In late December 2015, a package arrived in Heidelberg, Germany, for Franklin & Marshall Professor of Classics Shawn O’Bryhim, on sabbatical in the old university town. The package had been sent by his collaborator, F&M Professor of Physics Ken Krebs.
After two years in the making, O’Bryhim was about to test a device that would help researchers like himself read ancient parchment that has hidden or underwritten text not easily discernable to the eye.
In the Middle Ages, parchment made from sheepskin and cowhide became expensive. The monks responsible for copying texts then decided to produce palimpsests – Greek for “scraped again” – by scraping off as much ink as possible from a parchment and writing over it.
“This faded ink, which is very difficult to read, preserves ancient texts that have been lost,” O’Bryhim said. “It was a time-consuming process to scrape an animal skin and cure it and they thought, ‘Why should we do that? We can just use an old one.’”
The monks wanted to inscribe prayer books and hymnals, but paper-making at the time was even less affordable. Instead, they had reams of cheap pagan documents from antiquity. “You couldn’t erase the parchment completely so you erased the best you could, rotated the page 90 degrees, and wrote across it,” Krebs said.
On that cold December day in Germany, O’Bryhim carried the device secured in a small suitcase to the library of Ruprecht-Karls University of Heidelberg and used the “Manuscript Illuminator” on a small selection of parchments to find writing that had never been seen before.
“When I went to the library, they brought out various manuscripts and one of them had a place where the text had obviously been scraped off and written over. A researcher had examined it and said, ‘Well, I think this is what was behind it,’” O’Bryhim said. “I was able to use the device to see what was actually there and confirm his hypothesis.”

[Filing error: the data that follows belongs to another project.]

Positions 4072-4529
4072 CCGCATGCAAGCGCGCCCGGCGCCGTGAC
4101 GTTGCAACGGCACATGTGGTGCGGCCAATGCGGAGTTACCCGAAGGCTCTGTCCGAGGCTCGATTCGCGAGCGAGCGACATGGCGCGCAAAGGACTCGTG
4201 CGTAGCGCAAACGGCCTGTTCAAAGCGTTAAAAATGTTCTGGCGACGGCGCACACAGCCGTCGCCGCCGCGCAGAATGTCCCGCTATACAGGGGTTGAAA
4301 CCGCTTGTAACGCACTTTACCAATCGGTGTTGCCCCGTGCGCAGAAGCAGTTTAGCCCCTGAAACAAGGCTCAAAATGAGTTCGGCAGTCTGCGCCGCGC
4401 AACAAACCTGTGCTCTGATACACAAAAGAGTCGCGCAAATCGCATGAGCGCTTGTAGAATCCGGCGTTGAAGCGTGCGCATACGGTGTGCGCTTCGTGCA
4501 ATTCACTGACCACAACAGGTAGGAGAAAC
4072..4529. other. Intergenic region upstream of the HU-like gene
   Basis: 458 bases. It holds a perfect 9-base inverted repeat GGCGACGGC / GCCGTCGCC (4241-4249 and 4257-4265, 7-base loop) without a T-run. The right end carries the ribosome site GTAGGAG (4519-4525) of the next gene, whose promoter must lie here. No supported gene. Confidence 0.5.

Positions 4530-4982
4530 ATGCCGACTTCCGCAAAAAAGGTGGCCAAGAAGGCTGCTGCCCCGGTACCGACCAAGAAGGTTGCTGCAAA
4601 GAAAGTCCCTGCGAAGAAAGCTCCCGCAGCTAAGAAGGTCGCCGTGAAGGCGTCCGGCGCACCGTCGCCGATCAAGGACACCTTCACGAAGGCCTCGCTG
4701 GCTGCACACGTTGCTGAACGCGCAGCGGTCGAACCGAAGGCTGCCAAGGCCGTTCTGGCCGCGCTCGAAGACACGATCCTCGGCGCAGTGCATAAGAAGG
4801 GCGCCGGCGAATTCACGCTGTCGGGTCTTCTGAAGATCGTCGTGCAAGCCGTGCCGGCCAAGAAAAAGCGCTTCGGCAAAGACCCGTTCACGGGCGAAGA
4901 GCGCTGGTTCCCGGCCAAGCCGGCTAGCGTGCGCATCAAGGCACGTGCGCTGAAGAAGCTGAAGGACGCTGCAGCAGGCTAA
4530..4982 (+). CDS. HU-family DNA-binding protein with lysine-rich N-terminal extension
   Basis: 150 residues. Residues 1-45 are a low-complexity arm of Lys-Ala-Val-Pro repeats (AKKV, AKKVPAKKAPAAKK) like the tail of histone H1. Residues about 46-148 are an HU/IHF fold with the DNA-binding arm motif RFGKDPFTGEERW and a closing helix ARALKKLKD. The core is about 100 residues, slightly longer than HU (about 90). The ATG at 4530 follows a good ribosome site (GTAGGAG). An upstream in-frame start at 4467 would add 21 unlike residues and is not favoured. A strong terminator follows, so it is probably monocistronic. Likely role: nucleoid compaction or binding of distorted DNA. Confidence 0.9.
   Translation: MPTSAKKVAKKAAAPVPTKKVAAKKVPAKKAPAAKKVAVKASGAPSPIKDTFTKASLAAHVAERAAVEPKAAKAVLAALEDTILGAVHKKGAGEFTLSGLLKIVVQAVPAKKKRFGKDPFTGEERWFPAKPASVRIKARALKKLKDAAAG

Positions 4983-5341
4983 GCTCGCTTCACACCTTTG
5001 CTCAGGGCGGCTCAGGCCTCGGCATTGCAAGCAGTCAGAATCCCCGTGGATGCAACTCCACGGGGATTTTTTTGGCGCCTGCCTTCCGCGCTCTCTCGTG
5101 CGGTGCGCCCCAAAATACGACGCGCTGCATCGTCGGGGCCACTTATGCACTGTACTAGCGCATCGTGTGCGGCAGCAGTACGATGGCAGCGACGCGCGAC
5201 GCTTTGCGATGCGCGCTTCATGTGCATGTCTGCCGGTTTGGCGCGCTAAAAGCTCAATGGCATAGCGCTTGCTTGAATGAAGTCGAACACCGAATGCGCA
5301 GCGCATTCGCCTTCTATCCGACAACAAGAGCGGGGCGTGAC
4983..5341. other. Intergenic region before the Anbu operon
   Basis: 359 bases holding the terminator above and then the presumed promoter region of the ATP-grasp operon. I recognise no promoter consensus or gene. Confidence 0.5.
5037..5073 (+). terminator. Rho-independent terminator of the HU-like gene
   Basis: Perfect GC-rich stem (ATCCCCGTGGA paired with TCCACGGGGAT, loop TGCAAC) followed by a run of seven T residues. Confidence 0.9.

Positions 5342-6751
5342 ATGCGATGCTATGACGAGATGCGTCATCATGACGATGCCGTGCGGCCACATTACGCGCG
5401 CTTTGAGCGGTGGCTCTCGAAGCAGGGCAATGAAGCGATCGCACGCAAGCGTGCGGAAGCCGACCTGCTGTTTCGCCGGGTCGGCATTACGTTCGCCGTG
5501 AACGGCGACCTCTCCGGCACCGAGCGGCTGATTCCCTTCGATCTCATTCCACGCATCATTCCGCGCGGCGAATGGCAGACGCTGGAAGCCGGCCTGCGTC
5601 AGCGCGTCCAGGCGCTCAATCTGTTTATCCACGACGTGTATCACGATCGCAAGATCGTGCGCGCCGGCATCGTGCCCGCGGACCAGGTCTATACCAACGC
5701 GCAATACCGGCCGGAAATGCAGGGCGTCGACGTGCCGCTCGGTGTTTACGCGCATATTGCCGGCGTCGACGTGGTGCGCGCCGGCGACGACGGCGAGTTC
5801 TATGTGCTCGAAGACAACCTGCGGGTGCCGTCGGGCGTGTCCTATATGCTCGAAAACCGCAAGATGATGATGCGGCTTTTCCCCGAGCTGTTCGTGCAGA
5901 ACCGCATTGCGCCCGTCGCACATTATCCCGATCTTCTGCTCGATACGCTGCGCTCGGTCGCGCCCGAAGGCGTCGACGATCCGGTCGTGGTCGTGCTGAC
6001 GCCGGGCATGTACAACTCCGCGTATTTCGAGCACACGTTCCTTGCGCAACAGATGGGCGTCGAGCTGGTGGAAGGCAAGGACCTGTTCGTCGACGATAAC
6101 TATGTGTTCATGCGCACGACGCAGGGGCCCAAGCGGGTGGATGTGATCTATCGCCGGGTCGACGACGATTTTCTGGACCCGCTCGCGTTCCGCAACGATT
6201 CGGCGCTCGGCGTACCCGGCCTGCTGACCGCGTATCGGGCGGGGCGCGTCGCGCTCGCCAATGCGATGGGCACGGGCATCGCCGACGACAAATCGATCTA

The device is a compact, ultraviolet light table with a camera attachment. UV light has been used for years to read palimpsests, but a large, expensive apparatus was required. The F&M professors’ portable tool cost less than $1,000, mostly for a lithium battery, an independent power source.
O’Bryhim conceived the idea of a portable UV device about 15 years ago when he was unable to use a camera with filters to capture text of palimpsests in an Italian library. About two years ago, a chance meeting with Krebs brought the classics and physics professors together.
After research, which included two students who have since graduated, and tests to determine the optimal UV wavelength, the two professors had F&M electronics engineer Steven Spadafore build the device.
“The revolution in this is using ultraviolet light diodes because they can be driven by batteries, they can be very intense, and they can be tuned,” Krebs said. “It doesn’t do any damage to the documents.”
A patent is pending, but how much impact the “Illuminator” will have on researching ancient text is not clear.
“It will be a convenience for researchers,” O’Bryhim said. “If they didn’t have something like this, they would have to take their manuscripts somewhere that has a very expensive apparatus.”
The “Illuminator” may not send researchers scurrying to the world’s libraries to search medieval manuscripts for ancient text underwriting, but it no longer requires removing documents from libraries, Krebs said. A digital camera can be fastened above the table for photographing text.
“It also has visible light so you can take a picture of the manuscript the way it looks normally and then flip the switch and it goes to UV,” Krebs said. “If you can take the instrument to the document, that’s better than taking the documents to the instrument.”